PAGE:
I ran across this today, in a guy’s scrapbook. He graduated in 1940 and this was probably circulated sometime during his junior year. Click on it to read. Click twice if your eyes are bad. The first line made me snort with laughter. I was also interested that he didn’t answer all the questions, but kind of went out of his way to declare his opposition to jitterbugging.
In 1939, the Rice Owl was a campus magazine. They seem to have been the ones doing the polling. If I have time tomorrow, I’ll check whether the results were published.
Bonus: Earlier this summer I put up a picture of workers putting in the new floor of Autry Court.
I have it from a generally reliable source that part of the old floor has been recycled and put into service on the walls of the new student Coffee House in the RMC. I went and had a look and although they’ve changed the color and fancied it up a little, it sure looks like it to me. I think that’s pretty ingenious.
Friday Afternoon Follies: Suffragette edition
Posted on August 26, 2011 by Melissa Kean
Zoom in and check out the banner on the young woman in the tree. Votes for Women! (I’m still not totally convinced this was a good idea.)
They are all members of Rice’s first graduating class, I believe. The one in the tree is in fact the first woman to graduate from Rice, Hattie Lel Red. Her diploma hangs on a wall in the back room of the Woodson. On the left is Ruth Robinson, who would marry Rice faculty member Joseph Pound of the Mechanical Engineering Department after graduation. I’m not sure of the name of the young lady on the right, but the one in the middle, who’s sort of yucking it up, is one of the famous Waggaman sisters. I think it’s Adele. (I’ll talk more about the Waggamans later. They were really something.) I wonder if they had been at a demonstration–they certainly seem to be having a good time.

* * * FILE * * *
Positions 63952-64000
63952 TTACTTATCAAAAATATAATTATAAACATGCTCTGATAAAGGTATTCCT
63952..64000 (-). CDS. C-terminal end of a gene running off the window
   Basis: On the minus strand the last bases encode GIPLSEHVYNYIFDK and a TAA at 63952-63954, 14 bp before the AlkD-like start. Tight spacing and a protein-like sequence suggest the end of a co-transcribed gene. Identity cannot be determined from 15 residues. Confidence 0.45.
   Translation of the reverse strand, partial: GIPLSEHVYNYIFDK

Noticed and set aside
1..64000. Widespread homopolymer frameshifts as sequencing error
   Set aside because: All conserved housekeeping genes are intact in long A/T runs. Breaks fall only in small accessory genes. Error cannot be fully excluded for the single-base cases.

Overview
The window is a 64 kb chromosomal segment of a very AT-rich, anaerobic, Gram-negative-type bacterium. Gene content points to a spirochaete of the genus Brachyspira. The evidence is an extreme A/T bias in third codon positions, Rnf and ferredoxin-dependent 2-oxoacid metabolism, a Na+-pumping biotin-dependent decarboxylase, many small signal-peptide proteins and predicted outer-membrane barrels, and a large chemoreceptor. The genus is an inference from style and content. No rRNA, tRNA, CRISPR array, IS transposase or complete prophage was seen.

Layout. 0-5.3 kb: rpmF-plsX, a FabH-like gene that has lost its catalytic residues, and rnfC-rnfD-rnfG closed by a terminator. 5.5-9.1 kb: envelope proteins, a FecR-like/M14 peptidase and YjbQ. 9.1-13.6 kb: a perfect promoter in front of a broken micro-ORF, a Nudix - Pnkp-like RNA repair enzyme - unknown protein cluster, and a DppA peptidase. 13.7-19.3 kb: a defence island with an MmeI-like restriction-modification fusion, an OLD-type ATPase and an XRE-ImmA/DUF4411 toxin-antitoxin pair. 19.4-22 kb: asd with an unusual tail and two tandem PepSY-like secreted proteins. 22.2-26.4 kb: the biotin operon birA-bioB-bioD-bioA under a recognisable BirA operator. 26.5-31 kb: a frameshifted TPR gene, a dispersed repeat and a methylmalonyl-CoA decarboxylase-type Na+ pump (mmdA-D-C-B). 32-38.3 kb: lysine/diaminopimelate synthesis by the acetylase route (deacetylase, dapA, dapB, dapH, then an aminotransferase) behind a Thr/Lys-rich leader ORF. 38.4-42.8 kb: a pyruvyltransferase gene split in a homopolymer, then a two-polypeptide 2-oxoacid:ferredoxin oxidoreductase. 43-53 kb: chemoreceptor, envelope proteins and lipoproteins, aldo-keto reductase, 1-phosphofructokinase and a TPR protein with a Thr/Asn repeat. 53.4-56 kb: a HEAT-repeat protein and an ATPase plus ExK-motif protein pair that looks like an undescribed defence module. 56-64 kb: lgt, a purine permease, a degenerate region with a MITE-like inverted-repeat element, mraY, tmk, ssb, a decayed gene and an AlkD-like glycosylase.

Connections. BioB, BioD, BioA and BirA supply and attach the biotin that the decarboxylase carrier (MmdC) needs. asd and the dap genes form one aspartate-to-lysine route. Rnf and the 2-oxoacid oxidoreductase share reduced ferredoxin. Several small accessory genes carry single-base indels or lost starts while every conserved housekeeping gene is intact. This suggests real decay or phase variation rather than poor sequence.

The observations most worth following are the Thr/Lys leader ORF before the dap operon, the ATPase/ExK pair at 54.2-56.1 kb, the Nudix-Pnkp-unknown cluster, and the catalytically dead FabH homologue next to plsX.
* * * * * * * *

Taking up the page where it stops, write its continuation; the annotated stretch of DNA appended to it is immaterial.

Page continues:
Again with the ironwork, plus Norman Hackerman with a spring in his step
Posted on August 25, 2011 by Melissa Kean
I had kind of a rough day today–plumbing issues at home and a class to get to tonight–so I don’t have a whole lot to say. But it gives me a chance to put up another picture of my beloved decorative ironwork! I was looking for a good picture of Norman Hackerman a couple days ago. It happens that for whatever reason we have a lot of photos of Norman and Gene, his wife, to choose from. I easily found one that suited my purposes and then kept looking. I came across this, which must have been taken just as he arrived at Rice:
Click on it a couple of times to get a good look at both the beautiful ironwork and at Norman. As I said, it had to have been taken quite soon after his arrival in 1970, because that ironwork was removed in the renovation that began almost immediately. I had to zoom in myself to be sure it was him. He looks so young! (He must have been in his late 50s.)
A Roof for Rice Stadium?
Posted on August 25, 2011 by Melissa Kean
Earlier this summer I had a nice visit in the Woodson with a couple of loyal readers. One of them, Leonard Lane, ’74, took an interest in something in a display case and astutely suggested that I write a post about it. What he noticed was this:
It’s a 1966 sketch from the McGinty Partnership for a proposed cover for the stadium–not a roof, exactly, but something more like an umbrella or canopy, with the plastic covers suspended on cables between two counter-balanced eliptical arches. It would be open on all sides to allow natural ventilation and either transparent or retractable so the grass could grow. Here’s a look at the model: